Follow Larry’s 30 second rule.

It’s easier, cheaper, and requires less time to take the extra 30 seconds right now to clean than to re-brew because you didn’t clean. I developed this rule after learning that under American regulatory parlance sanitizers must kill 99.999% of specified test bacteria within 30 seconds under conditions of the Official Detergent Sanitizer Test. So if a gasket falls on the floor, drop it in sanitizer for 30 seconds. Now the amount of time isn’t necessarily just 30 seconds. It could be five minutes or 30 minutes, yet both are still shorter than an 8-hour day to brew again and the wasted money of dumping beer down the drain.


Finally, track your progress with an audit. To build an audit divide the brewery into distinct areas and do a walk-through self-audit with other people: include your chemical vendor and/or someone who is not in the brewery every day—those “fresh set of eyes.” When listing the items you want to include follow a key component of quality assurance: only list it if you will do something about it after measuring it. As for scoring, keep it simple. Assign 1 point for items that meet the standard, 0 points for items that do not meet the standard, and -1 point for items that still have not met the standard since the previous audit. For certain critical items you can assign higher point values to indicate their importance.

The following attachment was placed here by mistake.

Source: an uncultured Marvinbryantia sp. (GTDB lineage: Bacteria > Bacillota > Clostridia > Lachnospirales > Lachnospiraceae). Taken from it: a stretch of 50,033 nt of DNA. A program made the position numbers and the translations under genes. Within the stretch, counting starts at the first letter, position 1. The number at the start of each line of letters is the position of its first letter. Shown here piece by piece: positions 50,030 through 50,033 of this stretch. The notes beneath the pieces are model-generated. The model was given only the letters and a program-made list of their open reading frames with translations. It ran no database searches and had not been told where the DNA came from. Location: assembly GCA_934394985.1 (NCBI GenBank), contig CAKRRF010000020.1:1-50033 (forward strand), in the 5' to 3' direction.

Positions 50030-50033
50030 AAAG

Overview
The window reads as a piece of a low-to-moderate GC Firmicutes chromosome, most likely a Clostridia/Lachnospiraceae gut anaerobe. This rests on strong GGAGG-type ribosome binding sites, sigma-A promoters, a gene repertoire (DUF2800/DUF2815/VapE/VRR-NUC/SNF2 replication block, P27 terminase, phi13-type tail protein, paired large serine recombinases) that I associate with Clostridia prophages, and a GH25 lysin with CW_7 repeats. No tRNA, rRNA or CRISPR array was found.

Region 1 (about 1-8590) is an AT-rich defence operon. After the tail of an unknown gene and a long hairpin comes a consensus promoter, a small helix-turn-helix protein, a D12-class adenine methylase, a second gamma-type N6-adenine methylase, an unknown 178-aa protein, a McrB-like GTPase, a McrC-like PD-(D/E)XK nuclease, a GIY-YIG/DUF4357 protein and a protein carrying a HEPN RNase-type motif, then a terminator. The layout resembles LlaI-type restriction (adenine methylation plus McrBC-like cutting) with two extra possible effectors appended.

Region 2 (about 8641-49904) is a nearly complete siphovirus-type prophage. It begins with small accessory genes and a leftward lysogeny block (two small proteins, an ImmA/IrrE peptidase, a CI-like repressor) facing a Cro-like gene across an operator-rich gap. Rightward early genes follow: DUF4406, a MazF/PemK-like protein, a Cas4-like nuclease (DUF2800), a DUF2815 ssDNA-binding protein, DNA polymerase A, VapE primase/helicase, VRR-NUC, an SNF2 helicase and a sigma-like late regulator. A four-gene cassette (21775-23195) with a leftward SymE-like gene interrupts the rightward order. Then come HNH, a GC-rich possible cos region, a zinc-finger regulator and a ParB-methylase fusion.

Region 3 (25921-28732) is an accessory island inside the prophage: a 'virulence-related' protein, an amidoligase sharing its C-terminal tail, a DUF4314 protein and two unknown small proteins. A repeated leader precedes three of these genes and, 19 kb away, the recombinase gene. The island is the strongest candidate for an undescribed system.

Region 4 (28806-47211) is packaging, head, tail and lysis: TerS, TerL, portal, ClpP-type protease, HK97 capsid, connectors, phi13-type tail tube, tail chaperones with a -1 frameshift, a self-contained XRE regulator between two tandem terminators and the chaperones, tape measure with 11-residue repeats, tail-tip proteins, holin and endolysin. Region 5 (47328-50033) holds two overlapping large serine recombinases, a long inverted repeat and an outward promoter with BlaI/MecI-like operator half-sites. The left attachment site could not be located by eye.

Once the audit is built then carry out the audit. It’s best for someone who is not specifically responsible for doing the actual work to be the scorekeeper. Ideally audit the space monthly and at a minimum quarterly. Doing the audit at more regular intervals ensures that potential issues are found sooner. Incentivizing the audit is the best way to ensure follow-up and follow through. Set a minimum expectation and reward for surpassing. Include the audit scores in regular performance appraisals. And while money is the most standard reward, use your imagination and ask what would be of value to your brewer.


Cleaning well is within the realm of every start-up brewery regardless of financial resources. Doing so will achieve the first basic expected quality measures of your beer being contamination-free. Of course this goes hand-in-hand with acceptable flavor, the second basic quality measure.

This article is a continuation of Quality through Cleanliness: Part 1, which focuses on the many reasons that cleanliness is important in your brewery.


Contributing Author

Larry Chase             Great Game of Business Certified Coach, Ray Johnson Group LLC


With a move from theology Larry brewed for 20+ years. He now coaches companies in building a culture of ownership through open book management. He’s a frequent speaker at the CBC and served on the BA Board from 2013-2021. You'll find him vying for "Dog Dad of the Year" and filling Chief Support Officer duties for his wife's speaking business.